Thursday, April 13, 2017

The United States Enters the Great War

by Barbara Rimkunas

This "Historically Speaking" column appeared in the Exeter News-Letter on Friday, April 14, 2017.

“The Civil War began and ended in April, a month otherwise marked by momentous events,” wrote Exeter News-Letter editor John Templeton. “That of this year will be memorable. Congress re-assembles next week, and war with Germany, long averted in the face of repeated provocation, is likely to be declared.” When he published these words on March 30th, 1917, Templeton was fairly certain where events would lead. President Wilson had already severed diplomatic ties with Germany months earlier. Three days later, the man who ran for reelection with the slogan, “He kept us out of war” would ask Congress for a declaration of war. Templeton urged caution. “We should not, however, go into a delirium of patriotism, which may easily be misdirected, and there are fads and movements which should be checked in incipiency.” On Sunday, April 5th, 21 year-old Betty Tufts scrawled across the top of her diary page, “WAR! Horrible!” Exeter, and the United States, had entered the long avoided World War.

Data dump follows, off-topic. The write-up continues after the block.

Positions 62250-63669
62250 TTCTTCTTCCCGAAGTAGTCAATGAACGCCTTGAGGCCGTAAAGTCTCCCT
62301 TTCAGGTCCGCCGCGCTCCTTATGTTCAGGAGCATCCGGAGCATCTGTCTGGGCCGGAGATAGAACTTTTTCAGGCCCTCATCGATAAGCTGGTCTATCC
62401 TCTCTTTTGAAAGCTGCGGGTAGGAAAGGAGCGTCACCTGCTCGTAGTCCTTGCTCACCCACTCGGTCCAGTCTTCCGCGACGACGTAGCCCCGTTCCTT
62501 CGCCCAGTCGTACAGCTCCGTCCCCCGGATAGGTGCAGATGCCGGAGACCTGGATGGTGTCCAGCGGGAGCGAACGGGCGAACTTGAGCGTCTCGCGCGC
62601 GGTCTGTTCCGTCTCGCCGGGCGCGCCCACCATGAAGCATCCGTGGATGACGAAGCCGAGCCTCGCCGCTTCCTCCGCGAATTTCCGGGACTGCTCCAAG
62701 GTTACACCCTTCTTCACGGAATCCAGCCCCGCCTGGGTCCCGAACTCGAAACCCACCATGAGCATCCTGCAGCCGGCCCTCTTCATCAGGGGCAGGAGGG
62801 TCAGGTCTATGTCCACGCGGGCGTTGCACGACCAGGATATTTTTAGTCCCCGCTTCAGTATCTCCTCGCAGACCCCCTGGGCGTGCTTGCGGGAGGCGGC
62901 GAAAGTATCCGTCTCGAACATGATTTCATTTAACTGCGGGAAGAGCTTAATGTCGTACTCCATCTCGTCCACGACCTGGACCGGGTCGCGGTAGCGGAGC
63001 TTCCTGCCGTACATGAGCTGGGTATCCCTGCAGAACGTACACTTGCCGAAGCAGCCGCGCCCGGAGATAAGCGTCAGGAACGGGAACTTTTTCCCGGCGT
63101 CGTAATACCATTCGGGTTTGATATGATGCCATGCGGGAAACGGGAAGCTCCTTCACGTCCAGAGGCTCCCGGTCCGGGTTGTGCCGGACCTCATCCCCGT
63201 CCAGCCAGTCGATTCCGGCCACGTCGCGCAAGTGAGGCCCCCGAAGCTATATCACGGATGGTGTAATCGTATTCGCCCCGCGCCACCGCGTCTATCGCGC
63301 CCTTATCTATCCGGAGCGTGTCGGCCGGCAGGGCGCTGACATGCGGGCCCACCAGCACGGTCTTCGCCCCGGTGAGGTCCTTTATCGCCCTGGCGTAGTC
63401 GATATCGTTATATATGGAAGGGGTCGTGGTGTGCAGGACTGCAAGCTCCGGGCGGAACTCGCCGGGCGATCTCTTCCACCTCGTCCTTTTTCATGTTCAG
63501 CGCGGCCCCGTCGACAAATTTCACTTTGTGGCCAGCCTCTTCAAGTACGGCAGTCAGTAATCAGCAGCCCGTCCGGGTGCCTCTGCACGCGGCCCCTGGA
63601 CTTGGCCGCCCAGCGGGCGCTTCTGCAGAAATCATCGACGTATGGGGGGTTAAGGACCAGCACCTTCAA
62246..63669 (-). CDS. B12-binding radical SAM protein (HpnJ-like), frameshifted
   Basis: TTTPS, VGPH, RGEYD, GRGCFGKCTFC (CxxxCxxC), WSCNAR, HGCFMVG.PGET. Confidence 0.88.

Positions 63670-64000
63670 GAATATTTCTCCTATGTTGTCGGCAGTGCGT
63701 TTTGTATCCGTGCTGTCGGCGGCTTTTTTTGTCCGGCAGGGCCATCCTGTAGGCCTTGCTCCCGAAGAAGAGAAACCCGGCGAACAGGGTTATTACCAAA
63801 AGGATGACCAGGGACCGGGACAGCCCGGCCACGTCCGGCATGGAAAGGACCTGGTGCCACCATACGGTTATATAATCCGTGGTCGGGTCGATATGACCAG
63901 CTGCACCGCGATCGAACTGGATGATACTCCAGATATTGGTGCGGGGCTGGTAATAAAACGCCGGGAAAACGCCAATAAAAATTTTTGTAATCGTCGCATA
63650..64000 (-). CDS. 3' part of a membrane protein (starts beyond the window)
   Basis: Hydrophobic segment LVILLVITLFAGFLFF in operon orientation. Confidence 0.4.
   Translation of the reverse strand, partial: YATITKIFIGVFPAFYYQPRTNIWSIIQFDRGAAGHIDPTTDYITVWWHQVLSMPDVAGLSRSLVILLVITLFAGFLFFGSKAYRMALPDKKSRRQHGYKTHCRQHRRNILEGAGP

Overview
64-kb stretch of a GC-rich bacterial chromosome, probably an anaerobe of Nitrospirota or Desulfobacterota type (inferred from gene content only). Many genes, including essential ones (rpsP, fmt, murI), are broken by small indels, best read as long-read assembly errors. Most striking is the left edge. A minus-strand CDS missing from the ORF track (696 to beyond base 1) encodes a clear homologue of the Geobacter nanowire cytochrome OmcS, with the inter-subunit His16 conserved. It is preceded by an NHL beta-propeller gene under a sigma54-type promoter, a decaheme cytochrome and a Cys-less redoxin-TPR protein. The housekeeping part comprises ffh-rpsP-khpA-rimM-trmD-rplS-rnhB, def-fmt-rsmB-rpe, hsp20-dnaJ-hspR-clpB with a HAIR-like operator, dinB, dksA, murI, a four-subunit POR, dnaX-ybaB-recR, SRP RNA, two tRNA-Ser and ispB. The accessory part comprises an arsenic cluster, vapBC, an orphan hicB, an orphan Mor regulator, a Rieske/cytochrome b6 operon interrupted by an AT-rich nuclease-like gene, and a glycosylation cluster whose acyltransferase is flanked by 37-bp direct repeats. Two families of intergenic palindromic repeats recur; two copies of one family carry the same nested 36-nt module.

Though the declaration was not unexpected, it brought with it a sense of urgency. Phillips Exeter Academy had already come face to face with the grim reality of modern warfare. Three graduates, Florence Price, Henry Butters and Henry Suckley, had fallen in battle before the United States entered the war, having joined Canadian and British service units. Calls for men went out and Congress passed the Selective Service Act in May to implement the draft. The factories in town issued a reassurance, “Men working in Exeter factories, who enlist in the local company of coast artillery, are not liable to lose their places in the factories in case they are called to serve in the United States army.”

For people at home, there were numerous concerns. “The Committee on Food Production has secured several tracts of land in different part of the town for the free use of citizens who have not sufficient land at their disposal for raising at least a family supply of vegetables,” noted the News-Letter. During the ensuing months, people would be encouraged to conserve foodstuffs, but rationing was never introduced. The real problem was unanticipated – coal shortages in the winter of 1917-18 would force many people in town to turn to firewood. In the two years following the war, chimney fires spiked in town as the lingering creosote unexpectedly caught flame.